I have no backbone and wouldn't be able to quit until I had another job lined up. But they'd eventually, erm, hear what was on my mind.
post #10 of 20
While I'm not 100% sure on this, I think that most small businesses, under 50 employees, are exempt from the Equal Opportunity and definitely exempt from any Affirmative Action quotas. Basically, it is legal for them to do it that way - to decide they want to only hire women, and only white women at that. Is it right? No. One would hope that such stereotypes wouldn't matter - only hiring the best person for the job regardless of sex or color. But that doesn't make it necessarily illegal, either.

If it's up to conscious, I would have to say for me it would depend on whether this issue comes up daily (i.e. comments at others' expense) or only in terms of their hiring preference.
post #11 of 20
This would make me hopping mad... actually. I clicked the "another job lined up" because I DO have to feed the kids.

I currently work for an organization that tries to promote diversity in the media (and I'm white ) but some of the things that get reported just absolutely disgust me.
post #12 of 20
Hopefully, I'd manage to avoid being hot-headed enough to quit on the spot - I do have cats to feed so reality has to play a role. But definitely I'd start looking for a new job, and also take action to rectify the situation.
post #13 of 20
Thread Starter 
Quote:
Originally Posted by valanhb
While I'm not 100% sure on this, I think that most small businesses, under 50 employees, are exempt from the Equal Opportunity and definitely exempt from any Affirmative Action quotas. Basically, it is legal for them to do it that way - to decide they want to only hire women, and only white women at that. Is it right? No. One would hope that such stereotypes wouldn't matter - only hiring the best person for the job regardless of sex or color. But that doesn't make it necessarily illegal, either.

If it's up to conscious, I would have to say for me it would depend on whether this issue comes up daily (i.e. comments at others' expense) or only in terms of their hiring preference.

I was trying to find the number of employees before EEO goes into effect. I'm not sure what the minimum employment is before it takes effect (I looked on the EEO's web site, but couldn't find anything right away...I'm a little slow with legal stuff )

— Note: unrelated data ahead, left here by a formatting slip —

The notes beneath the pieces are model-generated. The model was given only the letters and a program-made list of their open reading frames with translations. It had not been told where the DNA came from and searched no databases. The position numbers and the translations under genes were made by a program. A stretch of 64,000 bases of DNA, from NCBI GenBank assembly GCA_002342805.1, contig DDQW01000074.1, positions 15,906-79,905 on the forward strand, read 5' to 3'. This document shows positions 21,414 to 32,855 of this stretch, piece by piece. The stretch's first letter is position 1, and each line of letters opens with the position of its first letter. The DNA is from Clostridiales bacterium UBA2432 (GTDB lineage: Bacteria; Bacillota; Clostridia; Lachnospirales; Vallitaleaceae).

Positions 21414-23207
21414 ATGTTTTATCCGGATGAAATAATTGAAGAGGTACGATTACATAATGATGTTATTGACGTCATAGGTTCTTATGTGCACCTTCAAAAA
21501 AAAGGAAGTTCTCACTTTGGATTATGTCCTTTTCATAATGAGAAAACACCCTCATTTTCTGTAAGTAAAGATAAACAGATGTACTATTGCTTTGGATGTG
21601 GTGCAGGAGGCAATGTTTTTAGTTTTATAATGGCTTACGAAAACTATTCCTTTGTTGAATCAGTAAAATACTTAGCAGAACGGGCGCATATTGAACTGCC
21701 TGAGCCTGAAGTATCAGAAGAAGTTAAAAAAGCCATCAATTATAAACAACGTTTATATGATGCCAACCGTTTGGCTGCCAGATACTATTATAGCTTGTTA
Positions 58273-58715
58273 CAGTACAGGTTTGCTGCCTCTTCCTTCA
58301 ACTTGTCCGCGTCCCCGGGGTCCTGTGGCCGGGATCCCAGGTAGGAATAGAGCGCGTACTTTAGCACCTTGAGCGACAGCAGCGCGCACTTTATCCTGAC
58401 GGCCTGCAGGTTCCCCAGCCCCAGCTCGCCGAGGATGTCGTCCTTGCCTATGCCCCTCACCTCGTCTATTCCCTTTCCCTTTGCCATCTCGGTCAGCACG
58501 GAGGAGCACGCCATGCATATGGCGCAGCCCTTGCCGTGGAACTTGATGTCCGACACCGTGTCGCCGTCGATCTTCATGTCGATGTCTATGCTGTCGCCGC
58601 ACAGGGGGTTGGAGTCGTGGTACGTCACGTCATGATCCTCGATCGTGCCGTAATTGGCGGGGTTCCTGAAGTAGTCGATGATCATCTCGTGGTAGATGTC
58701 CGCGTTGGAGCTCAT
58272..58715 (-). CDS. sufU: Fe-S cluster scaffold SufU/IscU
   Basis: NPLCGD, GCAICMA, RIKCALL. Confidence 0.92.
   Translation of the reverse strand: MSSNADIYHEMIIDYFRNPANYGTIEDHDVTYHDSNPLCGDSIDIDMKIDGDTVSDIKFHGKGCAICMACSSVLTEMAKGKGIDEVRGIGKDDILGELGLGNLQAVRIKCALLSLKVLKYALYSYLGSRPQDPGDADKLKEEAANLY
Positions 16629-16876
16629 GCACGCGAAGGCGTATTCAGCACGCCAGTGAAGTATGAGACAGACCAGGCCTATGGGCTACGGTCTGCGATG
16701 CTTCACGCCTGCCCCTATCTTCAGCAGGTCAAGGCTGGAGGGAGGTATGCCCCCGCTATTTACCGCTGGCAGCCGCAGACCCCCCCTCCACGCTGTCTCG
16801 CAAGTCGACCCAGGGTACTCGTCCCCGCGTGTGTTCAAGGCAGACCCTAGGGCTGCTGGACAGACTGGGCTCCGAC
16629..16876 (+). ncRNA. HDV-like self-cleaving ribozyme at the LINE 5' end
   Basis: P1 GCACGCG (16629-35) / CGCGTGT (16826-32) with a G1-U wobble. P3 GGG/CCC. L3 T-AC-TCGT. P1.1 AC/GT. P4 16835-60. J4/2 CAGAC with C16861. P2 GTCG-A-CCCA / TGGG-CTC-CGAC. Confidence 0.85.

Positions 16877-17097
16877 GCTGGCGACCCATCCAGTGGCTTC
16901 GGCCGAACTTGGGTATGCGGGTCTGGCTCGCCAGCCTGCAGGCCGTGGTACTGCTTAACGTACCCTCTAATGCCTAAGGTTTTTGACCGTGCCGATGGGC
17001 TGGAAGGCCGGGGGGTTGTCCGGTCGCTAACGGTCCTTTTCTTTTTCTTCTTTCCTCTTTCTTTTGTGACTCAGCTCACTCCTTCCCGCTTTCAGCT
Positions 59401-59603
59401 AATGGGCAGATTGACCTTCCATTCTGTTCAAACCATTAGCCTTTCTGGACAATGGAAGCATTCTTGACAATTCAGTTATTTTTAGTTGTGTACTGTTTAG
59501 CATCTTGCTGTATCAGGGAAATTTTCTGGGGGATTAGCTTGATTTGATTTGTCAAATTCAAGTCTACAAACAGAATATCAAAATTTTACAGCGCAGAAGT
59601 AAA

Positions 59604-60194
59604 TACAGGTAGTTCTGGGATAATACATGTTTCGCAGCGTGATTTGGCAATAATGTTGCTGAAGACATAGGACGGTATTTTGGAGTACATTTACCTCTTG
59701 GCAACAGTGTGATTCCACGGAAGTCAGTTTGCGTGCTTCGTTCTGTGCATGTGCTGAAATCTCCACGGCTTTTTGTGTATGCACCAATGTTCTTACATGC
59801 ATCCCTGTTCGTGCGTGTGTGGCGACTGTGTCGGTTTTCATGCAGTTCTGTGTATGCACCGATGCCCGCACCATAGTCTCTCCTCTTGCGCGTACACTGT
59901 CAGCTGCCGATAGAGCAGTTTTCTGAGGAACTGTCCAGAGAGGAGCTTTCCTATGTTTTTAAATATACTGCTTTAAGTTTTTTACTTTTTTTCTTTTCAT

It makes me wonder if the company would EVER go above that number though or if they would just maintain the same amount of people so that they don't have to start covering things up.
post #14 of 20
I asked my Bookkeeper/HR person in the office. She's pretty sure that the cutoff for not having to do EEO is 10 employees, as that is the cutoff for a lot of federal regulations. She said that a quick call to the EEOC would get you the answers you need, but if you want to pursue it be sure to have your ducks in a row - keep an ongoing log of conversations, comments, things like that. Don't leave it at the office - bring it home with you every day - and keep it hidden from everyone while at work. But she's pretty sure that at 30 employees, they are breaking the law by having those requirements for hiring.
post #15 of 20
I voted for speak with boss or someone higher up.

I definately wouldn't sit and let something go on that I knew was wrong. I have a voice and a backbone and would use them ( I might be peeing my pants scared in private but I would put on my brave suit for that). You have to do what you think is right. We need to stand up for our beliefs and values other wise we're not being true to ourselves.

I don't know about you, but I would have the confidence to find another job if they let you go for standing up and saying something. Besides, would you really want to stay there anyways knowing what kind of people they are??
post #16 of 20
Thread Starter 
NO and that's part of the reason why I decided to go back to college and get my masters. For one, I don't really like the job and I knew if I found another one, I would be in the same type of position.